leeds united 3-0 preston north end: front footBack
Everything at Leeds is much more fun when Simon Grayson and Glynn Snodin are around, and their annual visit didn’t disappoint.
They brought Jermaine Beckford with them, wore the yellow away kit Garry Monk won’t let us wear, and gave us three more points and some welcome feelings of good cheer. Beckford in particular was on his best Elland Road behaviour, signing autographs in the Family Stand when he should have been warming up at half-time and, when he came on as substitute, missing an easy looking chance from close range in very Beckford-versus-Leeds circumstances. If Larry and Snods can’t manage us, and Beckford can’t play for us, I’d happily play their team every week.
I’ll stick to watching Leeds United, though, firstly because I think that particular ship has long since left the shore, secondly because, if they keep playing like they did against Preston North End, it’ll be as much fun as Grayson’s teams ever were.
After a few weeks of frustration with him, I wasn’t disappointed to hear that Liam Bridcutt was injured and not taking part in this game. Ronaldo Vieira and Kalvin Phillips have their faults, and their youth often means naivety, as we saw when Newcastle United came to Elland Road in November. But against Preston they controlled midfield and, crucially, they controlled it on the front foot.
It might be a symptom of the responsibility Bridcutt is asked to take at Leeds, always playing against the strongest teams in the division, with a focus on security, but his favoured position of just in front of Robert Green has felt counter productive in recent weeks — and it didn’t do us much good against Brentford. Here Phillips and Vieira were noticeably further forward and, noticeably, playing many more forward passes.
A forward ball from Vieira to Kemar Roofe was the catalyst for United’s opening goal; Roofe was central, and played a nifty one-two with Chris Wood before just about finishing, the ball taking a heavy deflection off a defender and bouncing slowly, brilliantly, over the line. The third goal came from a forward pass from Phillips that our old defender Paul Huntington missed, letting substitute Souleymane Doukara in for his second one-on-one. He’d missed the first, dragging it wide of the back post; this time he whacked inside the front post.
Between those efforts the game had a lot to do with Roofe and Pablo Hernandez. One reason why it’s not possible to say that Bridcutt’s absence was the cause of United’s forward thinking is that, if Bridcutt had been playing, surely he wouldn’t have been able to resist getting involved with what Roofe was doing in attack.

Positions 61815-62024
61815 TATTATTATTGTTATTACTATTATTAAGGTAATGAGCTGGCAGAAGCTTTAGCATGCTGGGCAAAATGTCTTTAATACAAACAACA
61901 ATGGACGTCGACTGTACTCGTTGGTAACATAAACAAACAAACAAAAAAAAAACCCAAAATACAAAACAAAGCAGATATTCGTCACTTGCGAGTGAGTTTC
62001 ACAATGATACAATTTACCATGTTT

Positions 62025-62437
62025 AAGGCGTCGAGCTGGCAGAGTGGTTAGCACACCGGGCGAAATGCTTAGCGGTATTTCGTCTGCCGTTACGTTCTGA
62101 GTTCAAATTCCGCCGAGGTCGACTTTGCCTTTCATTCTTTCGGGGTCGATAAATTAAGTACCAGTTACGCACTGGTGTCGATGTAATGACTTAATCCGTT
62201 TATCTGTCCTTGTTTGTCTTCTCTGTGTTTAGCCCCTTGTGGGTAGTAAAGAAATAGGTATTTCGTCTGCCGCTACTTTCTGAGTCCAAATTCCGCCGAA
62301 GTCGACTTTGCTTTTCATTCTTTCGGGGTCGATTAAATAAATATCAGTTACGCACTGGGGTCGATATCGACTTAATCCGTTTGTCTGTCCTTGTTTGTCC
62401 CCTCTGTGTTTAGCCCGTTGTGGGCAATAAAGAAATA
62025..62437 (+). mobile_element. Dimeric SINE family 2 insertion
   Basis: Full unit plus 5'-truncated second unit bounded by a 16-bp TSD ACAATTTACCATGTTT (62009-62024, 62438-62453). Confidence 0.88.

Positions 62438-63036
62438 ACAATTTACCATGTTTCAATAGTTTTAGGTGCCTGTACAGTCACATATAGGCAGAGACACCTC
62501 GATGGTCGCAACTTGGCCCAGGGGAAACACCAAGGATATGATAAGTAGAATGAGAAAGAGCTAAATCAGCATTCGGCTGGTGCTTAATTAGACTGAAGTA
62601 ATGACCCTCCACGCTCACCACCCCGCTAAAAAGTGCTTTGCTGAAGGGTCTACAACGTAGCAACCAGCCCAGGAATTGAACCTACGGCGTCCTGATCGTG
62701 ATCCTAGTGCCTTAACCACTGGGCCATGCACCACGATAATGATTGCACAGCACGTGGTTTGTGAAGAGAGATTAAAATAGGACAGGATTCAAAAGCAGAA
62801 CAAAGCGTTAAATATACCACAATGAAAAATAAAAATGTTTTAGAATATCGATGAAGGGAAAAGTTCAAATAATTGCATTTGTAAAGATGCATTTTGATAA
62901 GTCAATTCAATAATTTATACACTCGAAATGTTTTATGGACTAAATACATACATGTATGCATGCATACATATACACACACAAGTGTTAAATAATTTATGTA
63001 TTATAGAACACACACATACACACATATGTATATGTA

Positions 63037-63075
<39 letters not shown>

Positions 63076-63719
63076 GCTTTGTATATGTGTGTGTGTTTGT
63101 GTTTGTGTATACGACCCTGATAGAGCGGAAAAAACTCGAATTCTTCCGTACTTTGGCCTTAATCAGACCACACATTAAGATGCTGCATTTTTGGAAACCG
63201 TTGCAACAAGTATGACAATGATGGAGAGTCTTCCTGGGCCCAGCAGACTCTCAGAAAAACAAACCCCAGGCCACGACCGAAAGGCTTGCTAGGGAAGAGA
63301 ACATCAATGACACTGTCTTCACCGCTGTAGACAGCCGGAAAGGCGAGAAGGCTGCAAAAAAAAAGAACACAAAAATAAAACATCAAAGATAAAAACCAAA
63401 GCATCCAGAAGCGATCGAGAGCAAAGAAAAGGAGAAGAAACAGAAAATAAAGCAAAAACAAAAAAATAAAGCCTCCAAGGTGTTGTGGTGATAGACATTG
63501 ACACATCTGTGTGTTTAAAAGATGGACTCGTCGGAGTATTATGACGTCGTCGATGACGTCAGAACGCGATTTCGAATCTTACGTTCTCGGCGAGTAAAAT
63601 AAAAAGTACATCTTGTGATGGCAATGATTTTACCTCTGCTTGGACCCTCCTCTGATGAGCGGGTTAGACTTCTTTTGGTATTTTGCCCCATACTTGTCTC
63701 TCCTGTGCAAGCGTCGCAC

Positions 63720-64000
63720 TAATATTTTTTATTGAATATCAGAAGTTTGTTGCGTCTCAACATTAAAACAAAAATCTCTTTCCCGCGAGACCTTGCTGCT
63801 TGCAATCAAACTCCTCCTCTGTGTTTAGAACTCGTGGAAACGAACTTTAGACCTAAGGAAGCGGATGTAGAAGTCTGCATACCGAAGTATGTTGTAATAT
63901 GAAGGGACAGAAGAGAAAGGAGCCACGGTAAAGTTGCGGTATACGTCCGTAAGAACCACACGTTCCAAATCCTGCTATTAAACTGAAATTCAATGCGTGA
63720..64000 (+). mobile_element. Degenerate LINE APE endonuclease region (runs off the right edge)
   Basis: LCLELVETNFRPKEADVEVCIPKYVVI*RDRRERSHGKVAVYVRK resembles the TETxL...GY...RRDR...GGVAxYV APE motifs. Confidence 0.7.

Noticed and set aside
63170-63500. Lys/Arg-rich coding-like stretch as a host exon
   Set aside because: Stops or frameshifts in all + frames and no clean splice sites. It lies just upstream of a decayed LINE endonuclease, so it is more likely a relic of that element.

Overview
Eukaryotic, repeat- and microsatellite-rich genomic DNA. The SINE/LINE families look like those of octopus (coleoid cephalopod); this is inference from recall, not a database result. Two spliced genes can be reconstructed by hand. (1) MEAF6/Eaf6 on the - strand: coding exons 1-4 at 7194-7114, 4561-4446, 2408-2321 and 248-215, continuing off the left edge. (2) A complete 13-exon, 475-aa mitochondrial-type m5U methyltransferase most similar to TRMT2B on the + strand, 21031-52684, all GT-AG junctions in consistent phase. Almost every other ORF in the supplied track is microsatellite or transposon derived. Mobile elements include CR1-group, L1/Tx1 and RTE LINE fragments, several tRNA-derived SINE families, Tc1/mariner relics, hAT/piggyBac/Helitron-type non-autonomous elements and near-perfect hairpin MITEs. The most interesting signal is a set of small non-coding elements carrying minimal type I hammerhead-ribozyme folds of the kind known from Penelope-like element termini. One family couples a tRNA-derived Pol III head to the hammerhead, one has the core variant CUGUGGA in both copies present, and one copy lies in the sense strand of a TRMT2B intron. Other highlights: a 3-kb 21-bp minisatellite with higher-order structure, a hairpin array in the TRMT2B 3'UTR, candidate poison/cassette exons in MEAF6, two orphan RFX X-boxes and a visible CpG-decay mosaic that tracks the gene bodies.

It’s only one game, but Roofe didn’t just play well, he solved problems that meant others played well, too. Hernadez has been under par lately but against Preston he was brilliant, getting a clever touch on Roofe’s volleyed through ball to beat the keeper and score Leeds’ second, and generally looking happier than he has for a while. Apart from when Alex Baptiste kicked him and got sent off, that is, although Baptiste managed to do whatever he did without a single camera picking it up, so will avoid a Cooper like ban.
Hernandez’s happiness was helped by Roofe, who was nominally a winger, but brought much more to the game. When Hernandez went wide, Roofe would go to play as a no.10; when Luke Ayling pushed forward down the right, Roofe would go and play next to Wood. Bless Hadi Sacko, who has tried his heart out all season, but he’s a winger and that’s that; if he’s not on the touchline, he’s nothing. Roofe’s problem has looked to be the reverse, that out on the wing he’s struggled to contribute, but if this is the solution, it’s brilliant; start him on the wing, but let him go where he’s dangerous.
Alfonso Pedraza should be mentioned too, and nearly had a couple of assists from runs and passes through the middle of the pitch; the first, Roofe couldn’t control, the second Wood scored, but a tap from Roofe had sent him just offside. Leeds could have scored eight in this game, and even better, they could have scored them from open play.
And so they should. There were some nervy defensive moments, including two vital saves from Green, one in particular from a point-blank header in the opening minutes, but the current back four has a song for a reason. Pontus Jansson and Kyle Bartley can deal with most things, and don’t really need two midfielders covering them. It’s been a conundrum of the season; to have Wood, Hernandez, Roofe, Sacko, Dallas, Doukara, Antonsson, Pedraza and Barrow all at the club, and to start writing the teamsheet by asking who will protect Pontus.
We don’t need a return to the days when 6-4 scorelines were nothing unusual — hi, Larry — but we don’t have Alex Bruce and Neill Collins in defence anymore. With forward thinking attackers, and fully committed defenders, we get three goals and they get none.
We also got our fourteenth home win of the season; we only won fifteen at home in the two previous seasons put together. Whatever we’ve been doing this season, we’ve doing it right. Another satisfactory aspect of this match, though, were signs of doing it better. Roofe has flirted with becoming an expensive mistake, but then the jump from League Two was always going to be difficult; this was a reassuring performance.
Phillips and Vieira, too, have had their raw moments — and their scapegoat moments, in Phillips case. If Bridcutt is fit by Friday then one (or both, knowing Monk) will probably lose their place for the trip to St James’ Park, which given what happened at Elland Road, is probably sensible. But I’d like to see Monk gamble a little and leave them in, and let’s see what they’ve learned in the months since then.
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